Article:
This blind spot is thematized as death and mourning, but not a specific death or a specific process of mourning. Edwards Island seems to be a liminal place, a limbo, where all the dead form one fluid, indistinct mass. This coalescence could be treated in this game as the vague and diffused referent of the word “whatever” that characters use to ensure the flow of conversation when they can’t—or don’t want to—name something precisely. And the living, after reaching this space, seem to undergo the same process of identity loss. The victims of the submarine bombing are linked with Michael’s death through the motif of drowning. When Alex tunes in to the world of these victims using her radio, she also starts reliving past events focused on her late sibling. Jonas, Alex’s step-brother, occasionally mentions events from Michael’s past, of which he is ignorant; Alex sees Ren, her friend, drowning in a vision; and Clarissa, Michael’s girlfriend, draws special attention from the ghosts who share a similar grief and anger. It is as if the living and the dead are interchangeable. They become “things” not in the sense of objects, but in the sense of placeholder names without any clear reference, permeated only by some vague and general sense, here thematized as supernatural possession by ghosts without identity. “Things” can mean “whatever” on Edwards Island.

Oxenfree goes a step further to include the player in this liminal, fluid space of death, where everyone is deprived of their identity and thus interchangeable with everyone else. At some points in the game, Alex confronts her reflection in the water, or in a mirror. This reflection is tagged with another player’s username, and the player gets to pick the dialogue option uttered by this mirrored doppelganger from the other side. The dialogue refers to a choice the player will have to make later on; however, the choice itself will refer to the past before the events of the game (Michael’s decision to go to school and Jonas’s contact with his dead mother). What’s more, by the end of the game, we become the reflection marked with our own username and get to advise another Alex, who could be interpreted as belonging to another player’s playthrough. Players are then equated with the dead possessing the characters. And just like these ghosts, they are made to feel as interchangeable “things,” whose only sign of identity is their username. The same applies to the idea of choice. Our virtual selves, all the options we could have chosen but didn’t, come to haunt us as our avatars possessed by another player. Like a mourner mulling over what could have happened and how some fatal incident could have been avoided, the player is confronted with a virtual self they could have been had they chosen a different path. And, ironically, these choices refer to the past, and so they cannot change anything. They are empty, interchangeable. They do not matter because of the inexpressible event, death, emptying the experience of time of its content, and haunting each moment with its nullifying and inexpressible presence.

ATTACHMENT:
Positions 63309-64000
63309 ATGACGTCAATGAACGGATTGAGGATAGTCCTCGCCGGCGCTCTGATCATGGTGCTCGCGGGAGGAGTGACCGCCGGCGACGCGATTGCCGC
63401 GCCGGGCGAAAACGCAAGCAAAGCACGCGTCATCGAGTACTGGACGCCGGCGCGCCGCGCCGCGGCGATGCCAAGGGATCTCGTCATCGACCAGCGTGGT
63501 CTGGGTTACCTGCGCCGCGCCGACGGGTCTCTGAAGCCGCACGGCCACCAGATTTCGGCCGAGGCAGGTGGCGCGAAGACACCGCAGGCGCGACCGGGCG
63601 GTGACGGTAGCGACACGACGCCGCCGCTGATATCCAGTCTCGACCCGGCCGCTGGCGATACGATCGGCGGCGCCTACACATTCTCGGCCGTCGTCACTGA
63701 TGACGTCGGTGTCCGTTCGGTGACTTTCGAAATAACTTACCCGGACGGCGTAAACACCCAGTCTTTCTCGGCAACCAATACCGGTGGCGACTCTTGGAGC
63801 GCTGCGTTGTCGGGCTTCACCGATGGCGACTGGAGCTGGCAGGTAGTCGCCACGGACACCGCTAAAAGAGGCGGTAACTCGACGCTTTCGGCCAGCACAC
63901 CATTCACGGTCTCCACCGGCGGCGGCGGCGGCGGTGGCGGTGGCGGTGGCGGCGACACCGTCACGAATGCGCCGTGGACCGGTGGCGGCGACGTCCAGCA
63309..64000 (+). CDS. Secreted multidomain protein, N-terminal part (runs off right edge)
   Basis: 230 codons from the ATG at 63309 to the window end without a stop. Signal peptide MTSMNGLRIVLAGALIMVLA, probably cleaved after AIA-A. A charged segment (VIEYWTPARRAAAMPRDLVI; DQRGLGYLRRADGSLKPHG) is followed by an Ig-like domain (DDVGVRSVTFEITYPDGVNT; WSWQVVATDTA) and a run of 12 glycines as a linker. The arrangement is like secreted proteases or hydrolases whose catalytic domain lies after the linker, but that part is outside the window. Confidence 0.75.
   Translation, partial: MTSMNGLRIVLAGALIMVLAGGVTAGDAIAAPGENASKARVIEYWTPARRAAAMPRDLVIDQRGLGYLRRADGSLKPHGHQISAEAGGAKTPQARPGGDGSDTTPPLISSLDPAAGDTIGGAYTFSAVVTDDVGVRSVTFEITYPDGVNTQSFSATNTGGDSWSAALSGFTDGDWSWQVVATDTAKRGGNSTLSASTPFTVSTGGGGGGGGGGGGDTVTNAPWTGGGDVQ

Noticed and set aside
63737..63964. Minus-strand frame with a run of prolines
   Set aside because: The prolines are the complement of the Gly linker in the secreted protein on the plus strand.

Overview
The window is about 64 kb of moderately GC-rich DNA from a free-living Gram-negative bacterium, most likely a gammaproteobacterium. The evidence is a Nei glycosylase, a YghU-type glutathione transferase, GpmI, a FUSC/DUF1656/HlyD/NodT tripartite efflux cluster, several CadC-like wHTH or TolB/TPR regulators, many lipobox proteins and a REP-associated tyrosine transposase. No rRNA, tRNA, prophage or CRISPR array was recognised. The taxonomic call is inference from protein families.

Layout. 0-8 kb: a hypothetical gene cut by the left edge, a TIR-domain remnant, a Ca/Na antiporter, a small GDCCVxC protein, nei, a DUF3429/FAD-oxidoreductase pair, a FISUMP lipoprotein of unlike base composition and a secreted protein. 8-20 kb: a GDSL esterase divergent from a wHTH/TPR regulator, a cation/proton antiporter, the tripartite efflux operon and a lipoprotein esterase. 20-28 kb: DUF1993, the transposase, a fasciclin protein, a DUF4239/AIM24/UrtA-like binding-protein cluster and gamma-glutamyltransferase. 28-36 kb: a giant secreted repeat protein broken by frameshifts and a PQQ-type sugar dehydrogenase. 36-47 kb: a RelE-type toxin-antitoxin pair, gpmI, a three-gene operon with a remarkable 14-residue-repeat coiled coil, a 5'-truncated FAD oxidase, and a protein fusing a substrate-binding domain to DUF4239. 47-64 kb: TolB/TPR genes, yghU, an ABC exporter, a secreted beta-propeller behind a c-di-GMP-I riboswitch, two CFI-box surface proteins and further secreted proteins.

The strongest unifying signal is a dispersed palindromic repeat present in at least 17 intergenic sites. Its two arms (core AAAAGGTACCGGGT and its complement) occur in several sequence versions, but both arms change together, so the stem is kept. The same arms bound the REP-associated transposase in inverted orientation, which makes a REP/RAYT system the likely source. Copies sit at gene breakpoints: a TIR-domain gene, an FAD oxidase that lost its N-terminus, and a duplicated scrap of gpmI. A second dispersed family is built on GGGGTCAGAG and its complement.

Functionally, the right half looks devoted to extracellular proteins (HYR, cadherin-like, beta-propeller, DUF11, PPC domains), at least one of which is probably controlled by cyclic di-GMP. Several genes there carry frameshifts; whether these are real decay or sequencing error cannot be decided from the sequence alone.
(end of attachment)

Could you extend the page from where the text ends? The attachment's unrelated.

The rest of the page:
The poetics of Oxenfree is a poetics of the inexpressible, which can be illustrated as water filling up the lungs. Death is the event—either experienced directly, as in the case of the submarine attack victims, or indirectly, as in the case of Alex and other characters—that precludes any possibility of communication. Edwards Island, this world of the dead, is a fluid space, where people lose their identity, words lose their reference, actions lose their consequences, and the actual has the same value as the virtual. Even if the characters leave the island and reach adulthood, their lives will still be defined by this void, this one event, to which they will have to return in a temporal loop. That is why the game undermines the temporality of a coming-of-age story, oriented towards future, with the fluid and undefined temporality of death, which empties the notion of the future of its sense.

Bartłomiej Musajew is a PhD student interested in literature and videogames. He lives in Warsaw, Poland.